August 22, 2019

Tenth Circuit: No Fourth Amendment Violation in Search and Seizure of Defendant’s Home and Vehicle

The Tenth Circuit published its opinion in United States v. Jones on Tuesday, December 18, 2012.

Officers of the Missouri State Highway Patrol conducted surveillance of a hydroponics store in Kansas City, Missouri. Defendant-Appellant Mr. Jones (“Jones”) arrived at the store.  After he entered the store, Sergeant Blunt requested a computer check on the license plate of Mr. Jones’s truck. The records indicated that his driving privileges had been suspended in Missouri, and that he was on parole in Missouri for a prior drug offense. Mr. Jones drove from the store in Kansas City, Missouri, to his residence in Kansas City, Kansas. The officer approached Mr. Jones in the alley behind his house, where the Officer told Jones he was conducting a drug investigation, and that he was there for Mr. Jones’ marijuana plants.

Without explicitly saying so, Sergeant Blunt indicated that he wanted to search Mr. Jones’s residence.  Sergeant Blunt never explicitly told Mr. Jones that he could refuse consent. Mr. Jones never told the officers that he did not want them to search his residence. At some point, Mr. Jones walked toward his residence. Once inside, Mr. Jones unlocked another door, grabbed a gun, and shot Sergeant Blunt.  Trooper Tyrrell wounded Mr. Jones and the officers retreated to their vehicles.

The officers radioed dispatch, who notified the officers that they were in fact in Kansas City, Kansas.  The Kansas City, Kansas, Police Department responded to the location and took command.

The Kansas City, Kansas, Police Department got search warrants to search Mr. Jones’s residence and vehicle, which resulted in the seizure of evidence related to marijuana and firearms possession.

Mr. Jones was indicted and filed a motion to suppress, arguing that the evidence obtained from Mr. Jones’s home and truck was obtained as a result of an unlawful detention of Mr. Jones, and a warrantless entry into his home without consent. The district court denied the motion. Jones appealed.

On appeal, Mr. Jones makes five arguments:

First, Jones argues that because the Missouri officers were acting outside of their jurisdiction (in Kansas), their seizure of Mr. Jones effected a Fourth Amendment violation. There is no dispute that the interaction with Mr. Jones and the Missouri officers was outside of their jurisdiction. However, in federal prosecutions, the test of reasonableness in relation to the Fourth Amendment protected rights must be determined by federal law even though the police actions are those of state police officers. Accordingly, Mr. Jones’s argument is mistaken.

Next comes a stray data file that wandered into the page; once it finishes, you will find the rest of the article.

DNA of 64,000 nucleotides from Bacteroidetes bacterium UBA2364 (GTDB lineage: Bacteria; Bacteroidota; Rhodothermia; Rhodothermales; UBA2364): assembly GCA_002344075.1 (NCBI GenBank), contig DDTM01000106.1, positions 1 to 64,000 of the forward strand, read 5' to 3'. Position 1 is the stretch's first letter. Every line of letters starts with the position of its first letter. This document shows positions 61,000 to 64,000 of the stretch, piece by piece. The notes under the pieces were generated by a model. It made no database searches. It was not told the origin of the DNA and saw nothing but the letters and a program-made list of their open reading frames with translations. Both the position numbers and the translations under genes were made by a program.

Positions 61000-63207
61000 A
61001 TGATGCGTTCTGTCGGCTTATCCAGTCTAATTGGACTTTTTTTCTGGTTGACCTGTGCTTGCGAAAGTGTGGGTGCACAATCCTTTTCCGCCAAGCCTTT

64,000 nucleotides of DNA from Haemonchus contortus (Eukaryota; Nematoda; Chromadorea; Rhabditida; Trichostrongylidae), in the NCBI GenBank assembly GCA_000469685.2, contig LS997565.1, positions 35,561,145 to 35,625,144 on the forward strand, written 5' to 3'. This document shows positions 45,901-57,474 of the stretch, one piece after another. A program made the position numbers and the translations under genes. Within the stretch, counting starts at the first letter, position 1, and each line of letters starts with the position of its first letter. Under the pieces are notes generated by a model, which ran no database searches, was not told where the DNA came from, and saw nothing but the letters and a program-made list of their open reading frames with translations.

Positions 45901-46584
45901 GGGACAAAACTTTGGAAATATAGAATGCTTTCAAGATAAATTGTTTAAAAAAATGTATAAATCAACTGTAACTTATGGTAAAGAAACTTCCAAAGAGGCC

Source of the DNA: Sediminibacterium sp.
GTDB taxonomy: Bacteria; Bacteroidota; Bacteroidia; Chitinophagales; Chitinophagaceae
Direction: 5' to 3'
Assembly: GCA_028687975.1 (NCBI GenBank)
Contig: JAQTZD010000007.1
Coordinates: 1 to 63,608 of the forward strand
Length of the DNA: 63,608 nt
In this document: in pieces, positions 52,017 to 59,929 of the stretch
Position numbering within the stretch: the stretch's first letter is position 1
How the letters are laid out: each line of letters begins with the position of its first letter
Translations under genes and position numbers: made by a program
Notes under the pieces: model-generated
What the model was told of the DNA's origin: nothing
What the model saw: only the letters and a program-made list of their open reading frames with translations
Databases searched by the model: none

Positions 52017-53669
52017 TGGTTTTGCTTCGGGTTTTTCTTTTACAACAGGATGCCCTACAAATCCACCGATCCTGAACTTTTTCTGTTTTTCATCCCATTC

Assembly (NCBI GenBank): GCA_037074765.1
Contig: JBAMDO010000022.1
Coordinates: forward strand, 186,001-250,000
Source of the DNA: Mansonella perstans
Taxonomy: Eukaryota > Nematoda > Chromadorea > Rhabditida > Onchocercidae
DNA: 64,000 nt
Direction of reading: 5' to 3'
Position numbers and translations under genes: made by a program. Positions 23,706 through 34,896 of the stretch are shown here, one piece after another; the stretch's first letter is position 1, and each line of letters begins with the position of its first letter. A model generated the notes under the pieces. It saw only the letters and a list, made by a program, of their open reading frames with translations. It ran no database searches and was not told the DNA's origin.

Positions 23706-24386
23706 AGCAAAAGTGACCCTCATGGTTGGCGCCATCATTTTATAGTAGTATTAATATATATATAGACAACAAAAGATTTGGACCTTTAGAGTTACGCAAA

Second, Jones contends that the Missouri officers’ conversation with him in the alley amounted to a seizure. A Fourth Amendment seizure does not occur simply because a police officer approaches an individual and asks a few questions. Accordingly, under the totality of the circumstances, a reasonable person in Mr. Jones’s position would have felt free to terminate his encounter with the Missouri officers outside of his home.

Third, Mr. Jones contends that there was not reasonable suspicion for the officers to take his driver’s license and detain him. The government admits that what began as a consensual encounter became an investigative detention once the agents received Mr. Jones’ driver’s license and did not return it to him. However, there were a number of facts available to the Missouri officers at the time they took Mr. Jones’s license that would have justified their objectively reasonable suspicion that Mr. Jones was engaged in criminal activity, warranting his detention for further investigation.

Fourth, he maintains that he did not consent to the Missouri officers’ entry into his home. There can be no doubt that Mr. Jones’s actions here—though nonverbal—could have been reasonably interpreted by the Missouri officers as communicating Mr. Jones’s consent to their accompanying him into his home.

Finally, because the Kansas search warrants for his home and car were based upon information improperly unearthed by the Missouri officers in violation of the Fourth Amendment, the evidence secured by the warrants is tainted and thus inadmissible. However, the Tenth Circuit already concluded that the Missouri officers’ lack of authority under Kansas law was of no import to the Fourth Amendment seizure analysis. Therefore, the evidence that the Missouri officers obtained during their investigation could properly form the basis for the warrants secured by the Kansas officers.



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